Fingerprint scanners leaving Android phones vulnerable

Samsung Galaxy S6

Hackers can remotely exploit smartphone fingerprint sensors to access user data, according to research from FireEye

Hackers can exploit vulnerabilities on Android fingerprint scanners to gain access to user data, according to research from security lab FireEye.

Confusion in the scanner authorisation protocols allow hackers to install malware that can be used to bypass payment security services, FireEye researchers Tao Wei and Yulong Zhang told the BlackHat hacking conference in Las Vegas.

The researchers said the vulnerabilities are dangerous as they could be used by hackers for other schemes, including identity theft.

“Unlike passwords, fingerprints last a lifetime and are usually associated with critical identities,” the researchers explained. “Thus, the leakage of fingerprints is irredeemable. It will be even a disaster if the attackers can remotely harvest fingerprints in a large scale.”

The attacks were tested on HTC One Max and Samsung Galaxy S5 handsets, but the researchers claim they would work on “most” Android smartphones with fingerprint scanners. iPhones with TouchID are not affected by the flaws.

Only a few manufacturers have included biometric fingerprint scanners on their smartphones so far, but this is set to increase as Google announced plans to integrate scanner-related software into the next version of its OS, codenamed Android M.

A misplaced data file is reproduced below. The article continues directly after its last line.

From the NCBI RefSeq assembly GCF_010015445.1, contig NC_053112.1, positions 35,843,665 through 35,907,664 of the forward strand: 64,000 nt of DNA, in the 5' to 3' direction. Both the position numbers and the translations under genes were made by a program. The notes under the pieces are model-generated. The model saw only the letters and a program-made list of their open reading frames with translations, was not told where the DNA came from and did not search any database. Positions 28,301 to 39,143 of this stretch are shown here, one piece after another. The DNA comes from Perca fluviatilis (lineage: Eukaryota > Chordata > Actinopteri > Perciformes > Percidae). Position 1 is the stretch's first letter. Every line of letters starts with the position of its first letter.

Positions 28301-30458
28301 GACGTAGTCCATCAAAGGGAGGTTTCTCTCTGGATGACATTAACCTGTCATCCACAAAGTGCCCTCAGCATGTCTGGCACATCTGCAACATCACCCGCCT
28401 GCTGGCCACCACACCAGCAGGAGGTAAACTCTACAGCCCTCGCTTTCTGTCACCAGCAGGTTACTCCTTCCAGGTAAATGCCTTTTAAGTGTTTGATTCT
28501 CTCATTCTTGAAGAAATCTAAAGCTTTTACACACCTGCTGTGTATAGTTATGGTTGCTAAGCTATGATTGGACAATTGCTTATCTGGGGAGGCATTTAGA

This is ahead of plans to expand Google’s payment services, Android Pay, across more devices.

Samsung is also launching a payments service that utilises the biometric fingerprint scanner on its top-end range of devices. It recently announced a partnership with MasterCard to bring Samsung Pay to Europe.

“Mobile device vendors should improve the security design of the fingerprint authorisation framework with improved recognition algorithm against fake fingerprint attacks, and better protection of both fingerprint data and the scanning sensor,” the researchers explained in a paper written about the exploit.

“To avoid being attacked by malware or being exploited for remote code execution, we suggest normal users to choose mobile device vendors with timely patching/upgrading to the latest version, and always keep your device up to date.

“Also, it is always a good practice to install popular apps from reliable sources.”